10 Ways To Help A Friend’s Struggling Marriage

By Mitch Temple

It’s common to know someone whose marriage is in trouble and to be unsure how to help. These 10 practical tips will help you get started helping others.

Do you wonder how you can help friends and family members who are struggling in marriage? Here are some time-tested tips and resources to move them away from divorce court and toward reconciliation.

1) Listen. Listening doesn’t mean simply hearing. It involves empathising, seeking to understand, and expressing genuine interest.

2) Don’t give advice. Your main job is listening. Leave the advice giving to a counsellor or mentor.

3) Don’t make the problem worse. Don’t allow your support to be seen as an encouragement to give up or get a divorce. Your job is to help steer them toward the proper help and reconciliation (If addiction or abuse is involved, make sure they get the professional help they need and are safe).

4) Help them think outside the divorce box. Books can give couples both research and practical advice to help them consider the facts about divorce and how to get the help they need for their marriage.

5) Encourage them. Send emails and note cards of encouragement.

6) Help them find the right help. Locate a good, licensed counsellor in their area or ask your physician for a referral. Focus on the Family Malaysia offers a free counselling consult (please call us at 03-3310 0792).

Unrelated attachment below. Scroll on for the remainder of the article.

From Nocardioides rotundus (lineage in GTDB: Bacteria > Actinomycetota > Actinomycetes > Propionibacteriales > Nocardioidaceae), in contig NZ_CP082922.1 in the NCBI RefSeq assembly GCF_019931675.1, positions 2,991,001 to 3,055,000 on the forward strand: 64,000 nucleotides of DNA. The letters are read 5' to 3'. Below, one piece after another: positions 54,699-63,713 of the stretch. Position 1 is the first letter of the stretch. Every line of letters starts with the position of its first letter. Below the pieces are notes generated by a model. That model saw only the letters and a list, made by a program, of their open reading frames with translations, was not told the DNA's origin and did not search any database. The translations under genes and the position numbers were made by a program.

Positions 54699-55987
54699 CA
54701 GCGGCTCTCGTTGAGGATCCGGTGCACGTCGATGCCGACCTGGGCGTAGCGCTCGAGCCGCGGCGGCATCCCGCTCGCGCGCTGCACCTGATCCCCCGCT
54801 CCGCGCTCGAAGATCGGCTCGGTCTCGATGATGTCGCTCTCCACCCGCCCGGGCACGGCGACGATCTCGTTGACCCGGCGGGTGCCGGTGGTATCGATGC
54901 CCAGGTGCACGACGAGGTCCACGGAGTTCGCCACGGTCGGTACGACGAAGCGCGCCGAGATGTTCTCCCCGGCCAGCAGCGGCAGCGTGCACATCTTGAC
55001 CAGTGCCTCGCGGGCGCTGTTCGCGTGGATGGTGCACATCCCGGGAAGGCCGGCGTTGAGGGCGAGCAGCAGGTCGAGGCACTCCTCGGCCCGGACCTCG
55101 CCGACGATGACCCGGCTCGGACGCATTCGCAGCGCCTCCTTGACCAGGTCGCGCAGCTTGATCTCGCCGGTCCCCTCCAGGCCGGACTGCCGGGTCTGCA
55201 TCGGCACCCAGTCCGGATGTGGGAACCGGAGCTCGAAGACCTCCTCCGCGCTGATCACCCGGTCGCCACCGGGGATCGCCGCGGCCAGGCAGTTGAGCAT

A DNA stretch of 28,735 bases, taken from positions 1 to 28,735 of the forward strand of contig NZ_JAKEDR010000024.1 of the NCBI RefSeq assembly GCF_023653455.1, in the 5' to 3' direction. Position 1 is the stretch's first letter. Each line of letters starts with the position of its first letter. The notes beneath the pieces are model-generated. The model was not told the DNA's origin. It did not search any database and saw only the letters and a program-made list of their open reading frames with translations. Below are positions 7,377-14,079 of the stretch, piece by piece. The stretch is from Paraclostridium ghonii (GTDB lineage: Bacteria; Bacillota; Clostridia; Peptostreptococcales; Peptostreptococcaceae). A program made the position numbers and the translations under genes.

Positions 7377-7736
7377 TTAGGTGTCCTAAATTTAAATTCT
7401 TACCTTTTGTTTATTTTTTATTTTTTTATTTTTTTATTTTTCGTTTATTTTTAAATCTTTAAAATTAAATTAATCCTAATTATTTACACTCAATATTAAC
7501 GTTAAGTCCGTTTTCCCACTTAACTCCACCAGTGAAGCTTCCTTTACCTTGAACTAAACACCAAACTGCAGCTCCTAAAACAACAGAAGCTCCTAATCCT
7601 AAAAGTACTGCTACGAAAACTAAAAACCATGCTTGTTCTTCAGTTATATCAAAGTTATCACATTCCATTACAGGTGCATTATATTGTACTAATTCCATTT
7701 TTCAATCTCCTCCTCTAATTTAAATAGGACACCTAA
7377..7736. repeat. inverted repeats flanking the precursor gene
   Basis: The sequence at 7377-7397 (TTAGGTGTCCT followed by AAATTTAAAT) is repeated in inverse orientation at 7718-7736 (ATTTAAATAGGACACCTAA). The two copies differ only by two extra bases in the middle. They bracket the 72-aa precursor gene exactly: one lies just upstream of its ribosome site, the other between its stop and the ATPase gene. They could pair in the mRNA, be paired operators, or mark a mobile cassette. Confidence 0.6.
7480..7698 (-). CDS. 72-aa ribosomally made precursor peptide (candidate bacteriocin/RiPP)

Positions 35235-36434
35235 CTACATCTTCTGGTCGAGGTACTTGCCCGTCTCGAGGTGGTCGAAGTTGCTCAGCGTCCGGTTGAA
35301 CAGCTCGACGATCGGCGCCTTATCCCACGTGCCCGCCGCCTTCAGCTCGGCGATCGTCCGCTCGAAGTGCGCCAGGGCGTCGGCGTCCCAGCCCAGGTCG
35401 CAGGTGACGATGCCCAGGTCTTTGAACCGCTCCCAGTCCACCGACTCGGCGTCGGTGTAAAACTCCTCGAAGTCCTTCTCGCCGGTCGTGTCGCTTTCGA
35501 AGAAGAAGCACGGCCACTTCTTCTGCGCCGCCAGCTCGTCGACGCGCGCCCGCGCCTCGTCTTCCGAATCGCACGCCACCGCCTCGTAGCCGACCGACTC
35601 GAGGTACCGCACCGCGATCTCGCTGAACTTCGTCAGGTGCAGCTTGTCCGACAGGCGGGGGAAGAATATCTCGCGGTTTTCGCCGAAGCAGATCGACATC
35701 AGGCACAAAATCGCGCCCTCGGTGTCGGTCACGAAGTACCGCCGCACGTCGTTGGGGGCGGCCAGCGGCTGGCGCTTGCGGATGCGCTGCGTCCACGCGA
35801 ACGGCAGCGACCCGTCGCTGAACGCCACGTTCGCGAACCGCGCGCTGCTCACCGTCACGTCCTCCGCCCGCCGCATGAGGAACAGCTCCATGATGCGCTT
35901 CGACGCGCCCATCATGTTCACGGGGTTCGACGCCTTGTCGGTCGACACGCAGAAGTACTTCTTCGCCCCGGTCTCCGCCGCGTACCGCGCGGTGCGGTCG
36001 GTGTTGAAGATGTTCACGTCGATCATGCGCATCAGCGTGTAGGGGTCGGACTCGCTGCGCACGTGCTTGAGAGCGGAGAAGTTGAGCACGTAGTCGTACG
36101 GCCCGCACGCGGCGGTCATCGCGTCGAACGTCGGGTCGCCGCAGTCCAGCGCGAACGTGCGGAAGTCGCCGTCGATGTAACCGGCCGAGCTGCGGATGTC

7) Connect them with a mentor couple. If you are not qualified to help, call your counsellor or mentor to recommend an older couple who is willing to mentor a younger couple.

8) Refer them to helpful websites. Websites offer hundreds of articles, practical advice and resource recommendations on various marriage issues. 

9) Encourage them to work on their problems and not simply expect them to be solved on their own. Focus on the Family Malaysia offers an online marriage check-up known as Prepare-Enrich program which measures over 18 major areas of marriage — identifying both strengths and weaknesses. This is a good place for a couple to start in addition to working with a professional counsellor.

10) Refer them to solid books and seminars. Find books or seminars which can provide needed encouragement and direction.

Copyright © 2008, Focus on the Family. All rights reserved. International copyright secured.






The Happy Box

Parents are happy when their children are happy. What if they are sad or upset?  Let’s hear how a happy box can help our children choose joy over sorrow and learn to be grateful in all circumstances.

Read More >



Q&A: Playing an active role as grandparents

How can grandparents help new parents without wearing out their welcome? I’m excited to play an active and positive role in my grandchild’s life, but I want to be careful to respect appropriate boundaries with my son and daughter-in-law.

Read More >